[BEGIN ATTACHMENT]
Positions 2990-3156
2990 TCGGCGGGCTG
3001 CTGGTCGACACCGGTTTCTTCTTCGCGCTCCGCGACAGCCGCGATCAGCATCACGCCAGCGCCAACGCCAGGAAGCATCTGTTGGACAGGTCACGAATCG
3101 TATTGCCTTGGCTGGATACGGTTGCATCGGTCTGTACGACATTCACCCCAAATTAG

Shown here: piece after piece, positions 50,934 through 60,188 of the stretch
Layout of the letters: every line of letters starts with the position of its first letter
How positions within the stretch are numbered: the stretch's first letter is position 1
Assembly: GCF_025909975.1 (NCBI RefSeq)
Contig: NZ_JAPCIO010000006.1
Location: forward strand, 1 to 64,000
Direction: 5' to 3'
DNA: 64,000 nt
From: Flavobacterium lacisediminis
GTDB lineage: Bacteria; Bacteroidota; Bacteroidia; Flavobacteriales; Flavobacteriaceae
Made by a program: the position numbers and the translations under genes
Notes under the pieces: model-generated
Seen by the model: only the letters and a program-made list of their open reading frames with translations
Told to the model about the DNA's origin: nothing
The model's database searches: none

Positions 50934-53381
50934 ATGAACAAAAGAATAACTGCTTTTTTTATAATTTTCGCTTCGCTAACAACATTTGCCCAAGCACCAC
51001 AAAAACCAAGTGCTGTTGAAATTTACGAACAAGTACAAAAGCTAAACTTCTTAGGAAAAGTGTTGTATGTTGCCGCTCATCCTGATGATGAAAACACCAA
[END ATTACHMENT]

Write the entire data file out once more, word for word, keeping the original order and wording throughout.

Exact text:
Positions 2990-3156
2990 TCGGCGGGCTG
3001 CTGGTCGACACCGGTTTCTTCTTCGCGCTCCGCGACAGCCGCGATCAGCATCACGCCAGCGCCAACGCCAGGAAGCATCTGTTGGACAGGTCACGAATCG
3101 TATTGCCTTGGCTGGATACGGTTGCATCGGTCTGTACGACATTCACCCCAAATTAG

Shown here: piece after piece, positions 50,934 through 60,188 of the stretch
Layout of the letters: every line of letters starts with the position of its first letter
How positions within the stretch are numbered: the stretch's first letter is position 1
Assembly: GCF_025909975.1 (NCBI RefSeq)
Contig: NZ_JAPCIO010000006.1
Location: forward strand, 1 to 64,000
Direction: 5' to 3'
DNA: 64,000 nt
From: Flavobacterium lacisediminis
GTDB lineage: Bacteria; Bacteroidota; Bacteroidia; Flavobacteriales; Flavobacteriaceae
Made by a program: the position numbers and the translations under genes
Notes under the pieces: model-generated
Seen by the model: only the letters and a program-made list of their open reading frames with translations
Told to the model about the DNA's origin: nothing
The model's database searches: none

Positions 50934-53381
50934 ATGAACAAAAGAATAACTGCTTTTTTTATAATTTTCGCTTCGCTAACAACATTTGCCCAAGCACCAC
51001 AAAAACCAAGTGCTGTTGAAATTTACGAACAAGTACAAAAGCTAAACTTCTTAGGAAAAGTGTTGTATGTTGCCGCTCATCCTGATGATGAAAACACCAA